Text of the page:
ARBITRATION

A non-court procedure for resolving disputes using one or more neutral third parties -- called the arbitrator or arbitration panel. Arbitration uses rules of ev... (more...)
A non-court procedure for resolving disputes using one or more neutral third parties -- called the arbitrator or arbitration panel. Arbitration uses rules of evidence and procedure that are less formal than those followed in trial courts, which usually leads to a faster, less-expensive resolution. There are many types of arbitration in common use: Binding arbitration is similar to a court proceeding in that the arbitrator has the power to impose a decision, although this is sometimes limited by agreement -- for example, in 'hi-lo arbitration' the parties may agree in advance to a maximum and minimum award. In non-binding arbitration, the arbitrator can recommend but not impose a decision. Many contracts -- including those imposed on customers by many financial and healthcare organizations -- require mandatory arbitration in the event of a dispute. This may be reasonable when the arbitrator really is neutral, but is justifiably criticized when the large company that writes the contract is able to influence the choice of the arbitrator.

CONTRACT

A legally binding agreement involving two or more people or businesses (called parties) that sets forth what the parties will or will not do. Most contracts tha... (more...)
A legally binding agreement involving two or more people or businesses (called parties) that sets forth what the parties will or will not do. Most contracts that can be carried out within one year can be either oral or written. Major exceptions include contracts involving the ownership of real estate and commercial contracts for goods worth $500 or more, which must be in writing to be enforceable. (See statute of frauds.) A contract is formed when competent parties -- usually adults of sound mind or business entities -- mutually agree to provide each other some benefit (called consideration), such as a promise to pay money in exchange for a promise to deliver specified goods or services or the actual delivery of those goods and services. A contract normally requires one party to make a reasonably detailed offer to do something -- including, typically, the price, time for performance and other essential terms and conditions -- and the other to accept without significant change. For example, if I offer to sell you ten roses for $5 to be delivered next Thursday and you say 'It's a deal,' we've made a valid contract. On the other hand, if one party fails to offer something of benefit to the other, there is no contract. For example, if Maria promises to fix Josh's car, there is no contract unless Josh promises something in return for Maria's services.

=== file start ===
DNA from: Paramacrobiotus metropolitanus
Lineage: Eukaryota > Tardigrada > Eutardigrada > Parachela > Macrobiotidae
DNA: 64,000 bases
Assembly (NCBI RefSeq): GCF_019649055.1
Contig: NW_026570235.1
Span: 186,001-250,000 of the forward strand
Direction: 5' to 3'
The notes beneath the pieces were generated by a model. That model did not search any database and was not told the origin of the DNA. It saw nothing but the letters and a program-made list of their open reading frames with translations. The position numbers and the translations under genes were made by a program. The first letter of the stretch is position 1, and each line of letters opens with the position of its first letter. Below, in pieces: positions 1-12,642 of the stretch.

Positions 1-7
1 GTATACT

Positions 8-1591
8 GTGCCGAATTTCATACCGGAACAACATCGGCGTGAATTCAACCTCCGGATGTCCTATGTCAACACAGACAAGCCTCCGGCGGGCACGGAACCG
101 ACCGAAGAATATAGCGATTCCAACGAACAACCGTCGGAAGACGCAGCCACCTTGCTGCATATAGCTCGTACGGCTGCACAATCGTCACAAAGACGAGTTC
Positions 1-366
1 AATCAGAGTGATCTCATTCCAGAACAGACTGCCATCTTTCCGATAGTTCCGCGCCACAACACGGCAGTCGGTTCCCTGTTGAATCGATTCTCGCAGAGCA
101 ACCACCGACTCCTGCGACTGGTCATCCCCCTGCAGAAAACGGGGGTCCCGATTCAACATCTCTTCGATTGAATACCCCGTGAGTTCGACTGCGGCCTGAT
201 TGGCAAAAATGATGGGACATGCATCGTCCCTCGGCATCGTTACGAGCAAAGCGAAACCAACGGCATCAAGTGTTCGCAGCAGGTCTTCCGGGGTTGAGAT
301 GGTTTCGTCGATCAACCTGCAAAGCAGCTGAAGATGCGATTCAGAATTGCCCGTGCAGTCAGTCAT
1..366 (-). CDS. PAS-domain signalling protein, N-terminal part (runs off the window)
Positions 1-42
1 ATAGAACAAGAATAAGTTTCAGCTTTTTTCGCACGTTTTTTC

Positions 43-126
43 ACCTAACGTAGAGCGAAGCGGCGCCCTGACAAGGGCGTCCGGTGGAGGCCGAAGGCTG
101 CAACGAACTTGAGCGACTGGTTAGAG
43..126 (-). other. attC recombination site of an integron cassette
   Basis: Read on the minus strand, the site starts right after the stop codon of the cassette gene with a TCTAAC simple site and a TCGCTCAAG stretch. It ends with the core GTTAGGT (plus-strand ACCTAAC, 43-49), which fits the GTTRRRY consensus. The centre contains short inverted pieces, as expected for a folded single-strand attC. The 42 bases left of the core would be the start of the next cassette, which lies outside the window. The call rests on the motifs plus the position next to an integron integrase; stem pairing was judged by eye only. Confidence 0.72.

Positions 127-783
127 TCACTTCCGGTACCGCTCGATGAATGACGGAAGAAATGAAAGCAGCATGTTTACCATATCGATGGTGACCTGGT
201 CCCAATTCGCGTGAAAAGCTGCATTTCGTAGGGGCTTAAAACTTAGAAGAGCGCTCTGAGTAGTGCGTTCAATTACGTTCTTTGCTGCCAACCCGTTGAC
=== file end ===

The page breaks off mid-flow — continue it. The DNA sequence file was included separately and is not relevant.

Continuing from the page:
ANNUAL MEETING

A term commonly used to refer to annual meetings of shareholders or directors of a corporation. Shareholders normally meet to elect directors or to consider maj... (more...)
A term commonly used to refer to annual meetings of shareholders or directors of a corporation. Shareholders normally meet to elect directors or to consider major structural changes to the corporation, such as amending the articles of incorporation or merging or dissolving the corporation. Directors meet to consider or ratify important business decisions, such as borrowing money, buying real property or hiring key employees.

BALLOON PAYMENT

A large final payment due at the end of a loan, typically a home or car loan, to pay off the amount your monthly payments didn't cover. Many states prohibit bal... (more...)
A large final payment due at the end of a loan, typically a home or car loan, to pay off the amount your monthly payments didn't cover. Many states prohibit balloon payments in loans for goods or services that are primarily for personal, family or household use, or require the lender to let you refinance the balloon payment before forcing collection.